Friday, October 22, 2010

"Oh Honey, You Shouldn't Have!"

Good news, the search is over! My sweet husband has bought my birthday present. Admittedly, he's a couple of months early, but that hasn't stopped him from handing back my present after I showed it to him and kindly saying, "Enjoy it, Honey, it seems well balanced." Well, I think I will.

To provide more details... I was trolling craigslist, as I often do, when I spotted an ad for a Golding drop spindle. My note to Ann, owner of the spindle, started with "You had me at Golding". A deal was made, a rendezvous arranged, money was exchanged, and a new-to-me drop spindle came into my life.

Meet my new baby, Midnight Sky:

It is a hefty spindle. I like my spindles to be on the large side, as it allows me to create more yarn in one shot.

So I thank Ann and, of course, my husband, for making my day.

Sunday, October 17, 2010

Some Bunnie Loves Me

I promised my sweet husband, right before I left for the guild meeting yesterday, that I would return with less than I left with. Really. The man deserves to see that happen once in a while, don't you think? So to accomplish this, I left with four bins of fiber, and returned with four bins, but one was empty. I am so proud. "How did you do it?", you might ask. Really, it was nothing. Two of the bins were filled with needle felting fiber for my friend Kristi to use in an upcoming free needle felting class to be held at her house. Ah, you're doing the math, now, aren't you? Well, there was the matter of a little pre-guild deal that I couldn't resist doing with my friend Cheryl. You see, she's got bunnie fiber. OK, that's not right either. She had bunnie fiber. Now I've got it. Carefully packed into Bin #3.

Here's what it looks like:

Don't You Want to Stick Your Face Into This?

There's a grand total of four pounds of this luscious fiber waiting for me to start blending it and making something very cool. I am hard put to resist dying it, but if there's one thing I learned this summer from my dying adventures, it really is best to do your dying in the summer, when everything can dry outside. I'm not well set up for winter dying.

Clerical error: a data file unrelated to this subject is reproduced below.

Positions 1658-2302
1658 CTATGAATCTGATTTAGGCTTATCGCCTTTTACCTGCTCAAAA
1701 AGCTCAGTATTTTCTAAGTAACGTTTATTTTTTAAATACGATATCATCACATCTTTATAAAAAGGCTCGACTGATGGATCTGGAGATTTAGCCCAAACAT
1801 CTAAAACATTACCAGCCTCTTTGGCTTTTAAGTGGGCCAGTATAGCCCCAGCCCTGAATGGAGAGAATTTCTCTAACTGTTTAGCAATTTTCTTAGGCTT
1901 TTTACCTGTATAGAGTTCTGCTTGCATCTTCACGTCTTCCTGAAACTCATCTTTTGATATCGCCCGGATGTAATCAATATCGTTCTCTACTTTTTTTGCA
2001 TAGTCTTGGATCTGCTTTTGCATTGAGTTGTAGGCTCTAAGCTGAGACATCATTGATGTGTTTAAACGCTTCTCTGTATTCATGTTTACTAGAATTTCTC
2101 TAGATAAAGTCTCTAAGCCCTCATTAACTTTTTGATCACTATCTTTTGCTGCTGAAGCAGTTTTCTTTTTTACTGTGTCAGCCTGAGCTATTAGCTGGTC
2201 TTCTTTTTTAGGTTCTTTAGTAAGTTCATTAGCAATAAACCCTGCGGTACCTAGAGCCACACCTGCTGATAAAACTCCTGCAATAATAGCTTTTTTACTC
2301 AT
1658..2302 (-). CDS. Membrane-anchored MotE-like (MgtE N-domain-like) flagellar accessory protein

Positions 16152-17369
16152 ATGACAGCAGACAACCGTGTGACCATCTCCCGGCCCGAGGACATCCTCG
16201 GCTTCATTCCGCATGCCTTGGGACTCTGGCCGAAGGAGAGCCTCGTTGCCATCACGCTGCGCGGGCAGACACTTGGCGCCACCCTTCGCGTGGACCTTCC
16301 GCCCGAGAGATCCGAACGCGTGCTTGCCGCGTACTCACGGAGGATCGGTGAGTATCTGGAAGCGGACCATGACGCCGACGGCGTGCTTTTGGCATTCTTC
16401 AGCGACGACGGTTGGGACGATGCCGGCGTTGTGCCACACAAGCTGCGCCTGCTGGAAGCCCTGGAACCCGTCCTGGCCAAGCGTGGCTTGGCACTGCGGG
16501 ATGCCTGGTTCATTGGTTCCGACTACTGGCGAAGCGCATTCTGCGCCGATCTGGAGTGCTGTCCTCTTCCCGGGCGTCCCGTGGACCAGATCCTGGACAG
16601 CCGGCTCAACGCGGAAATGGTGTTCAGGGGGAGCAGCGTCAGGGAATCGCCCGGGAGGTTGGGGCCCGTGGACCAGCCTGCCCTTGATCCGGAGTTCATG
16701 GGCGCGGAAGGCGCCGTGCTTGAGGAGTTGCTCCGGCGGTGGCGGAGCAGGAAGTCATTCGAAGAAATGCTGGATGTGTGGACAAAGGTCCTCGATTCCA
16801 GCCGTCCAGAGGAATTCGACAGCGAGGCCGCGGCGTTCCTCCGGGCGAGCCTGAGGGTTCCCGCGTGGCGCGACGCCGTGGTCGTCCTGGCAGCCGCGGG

Going, Going, Gone!

Yesterday we went to my Uncle John Pettinger's 100th birthday party. My cousin Richard and his wife Peggy were going to be there, so I decided to give Peggy her Christmas present early, just so she'd have something to work with when it gets cold:

It all started with a super soft grey wool. I carded it with lots of Tussah silk. Then I spun up some off-white fiber from alpaca and mohair. And then I plied those two yarns together into what you see here. We'll have to see what Peggy comes up with, so stay tuned for an update. It may take her a while, though, because there were 870 yards!

I Am Wiggling My Toes

So, I made this amazing fiber. OK, I didn't make it. Some alpaca and some bunnies did the work. But I caused it to congregate in such a way that the result was pleasant to look at, delightful to touch, and a pleasure to spin. But as we all know, I cannot knit. Nope, that isn't true either. I should not knit, because I cannot follow a pattern. I see "K2" and my eyes start to glaze over, and when I see the words "stockinette stitch" I throw down the offensive pattern and wonder why people are using such big words.

And yet, I like knitted stuff. So at spinning guild, I do my best to reel in the lady knitters... "Ooooooh, isn't this lovely carded fiber nice? Can you knit? Really? Because I can't. And I would loooooove to trade some of this loooooovely fiber for your knitting skills."

This is what the fiber looked like before I spun it into yarn. There is still some of this left on etsy, but I cannot guarantee that I won't go wild and end up consuming it, so if you like it, you'd better get it now:

And this is what it looks like as yarn:

Lucky me, this month I had returned to me the most amazingly soft socks. Georgia made them. They are thick. And, well, I don't know if you can tell, but in the picture below, I am wiggling my toes. It is utter decadence. I feel like I should go back to bed, get all comfortable, and then just lie there wiggling my toes. I am having difficulty not sitting here making cooing noises. I am so utterly happy.

 Yeah, I shaved my legs for this

Georgia, if you're out there, I just want you to know how much I love my new socks. They are so comfortable. The bunny is already starting to fluff up.

Monday, October 11, 2010

Grandma's Got Her Mojo Back